Evaluating the Individual and Group Outcomes of Individuals Who Participated in Experiential Therapy Activities at a Challenge Course

Julie Anne Laser


Experiential therapy activities are events that the individual participates in that usually push them out of their comfort zone and into a place of self-discovery, confidence-building, self-awareness, and new insights of how to cope with issues in their lives (Laser & Nicotera, 2021; Laser-Maira & Nicotera, 2019). The experiential therapy activity can be a game, an activity, a mental puzzle, time in nature, or a physical challenge (Laser & Nicotera, 2021; Nicotera & Laser-Maira, 2017). Often experiential therapy activities are done as group activities (or sometimes family or couple activities), which take strategy, planning, and cohesion to make them successful (Laser & Nicotera, 2021; Laser-Maira, 2016; Laser-Maira & Nicotera, 2019). Experiential therapy activities transform into experiential therapy during the debrief of the clinical segues of the experiential therapy activity. The clinical segues shifts the understanding from what just happened to what insights can be learned from the experiential activity about themselves, their lives, their thoughts, and their behaviors. In this research, experiential therapy activities were activities groups participated in at an all-day (8 hour) Challenge Course. The results underscore the profound influence Challenge Courses have on its individual participants and group dynamics. In each outcome: problem solving skills, decision-making skills, cooperation skills, communication skills, self-awareness, enjoyment of the activities and the participant’s likelihood to return to the Challenge Course and to recommend it to others, participants overwhelmingly found positive changes in multiple aspects of their lives.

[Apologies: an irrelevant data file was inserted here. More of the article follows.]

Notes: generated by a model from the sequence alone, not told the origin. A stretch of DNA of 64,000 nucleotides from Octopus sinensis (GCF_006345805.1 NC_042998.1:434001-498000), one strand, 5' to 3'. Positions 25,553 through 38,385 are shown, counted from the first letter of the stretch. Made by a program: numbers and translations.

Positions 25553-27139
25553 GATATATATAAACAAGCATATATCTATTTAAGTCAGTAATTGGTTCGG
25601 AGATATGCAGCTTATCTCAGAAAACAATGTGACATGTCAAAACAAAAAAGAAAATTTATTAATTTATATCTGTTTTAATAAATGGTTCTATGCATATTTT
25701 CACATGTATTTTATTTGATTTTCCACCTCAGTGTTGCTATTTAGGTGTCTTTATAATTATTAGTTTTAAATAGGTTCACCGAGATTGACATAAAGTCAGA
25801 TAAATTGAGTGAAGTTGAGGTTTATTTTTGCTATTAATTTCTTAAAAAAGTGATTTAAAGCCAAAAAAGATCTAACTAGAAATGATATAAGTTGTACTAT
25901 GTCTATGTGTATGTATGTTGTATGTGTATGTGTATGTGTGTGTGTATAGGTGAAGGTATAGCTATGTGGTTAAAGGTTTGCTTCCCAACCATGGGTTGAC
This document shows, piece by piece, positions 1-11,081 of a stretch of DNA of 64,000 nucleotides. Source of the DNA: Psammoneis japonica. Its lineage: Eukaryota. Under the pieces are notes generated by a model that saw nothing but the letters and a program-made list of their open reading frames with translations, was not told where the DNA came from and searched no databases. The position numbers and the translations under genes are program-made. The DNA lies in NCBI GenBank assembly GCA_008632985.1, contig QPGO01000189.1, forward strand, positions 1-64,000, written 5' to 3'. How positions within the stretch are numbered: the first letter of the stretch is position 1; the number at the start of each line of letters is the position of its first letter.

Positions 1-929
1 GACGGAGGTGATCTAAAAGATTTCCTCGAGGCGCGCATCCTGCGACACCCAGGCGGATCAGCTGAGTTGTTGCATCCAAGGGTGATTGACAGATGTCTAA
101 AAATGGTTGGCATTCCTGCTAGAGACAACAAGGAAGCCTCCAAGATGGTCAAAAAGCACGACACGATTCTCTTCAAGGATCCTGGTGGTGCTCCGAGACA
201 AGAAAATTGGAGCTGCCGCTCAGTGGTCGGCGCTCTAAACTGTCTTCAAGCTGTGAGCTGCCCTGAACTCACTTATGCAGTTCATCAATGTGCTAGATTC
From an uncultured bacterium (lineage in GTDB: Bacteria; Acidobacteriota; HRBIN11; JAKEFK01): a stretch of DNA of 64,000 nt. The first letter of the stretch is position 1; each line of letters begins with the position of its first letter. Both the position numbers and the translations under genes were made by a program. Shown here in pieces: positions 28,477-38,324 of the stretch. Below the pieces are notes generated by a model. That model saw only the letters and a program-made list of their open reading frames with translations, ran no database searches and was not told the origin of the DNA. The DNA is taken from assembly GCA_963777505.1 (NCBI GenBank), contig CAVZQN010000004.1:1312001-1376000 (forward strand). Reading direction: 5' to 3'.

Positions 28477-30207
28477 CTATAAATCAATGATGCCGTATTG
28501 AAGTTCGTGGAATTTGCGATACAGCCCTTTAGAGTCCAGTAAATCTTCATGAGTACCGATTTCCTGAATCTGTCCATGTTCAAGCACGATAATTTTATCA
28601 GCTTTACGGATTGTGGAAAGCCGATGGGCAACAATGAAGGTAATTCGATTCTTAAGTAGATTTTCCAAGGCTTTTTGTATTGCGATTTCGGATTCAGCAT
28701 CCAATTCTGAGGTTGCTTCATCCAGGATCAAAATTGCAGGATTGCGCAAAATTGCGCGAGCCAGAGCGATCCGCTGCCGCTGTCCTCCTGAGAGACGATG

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DOI: https://doi.org/10.5296/ijsw.v9i1.19308


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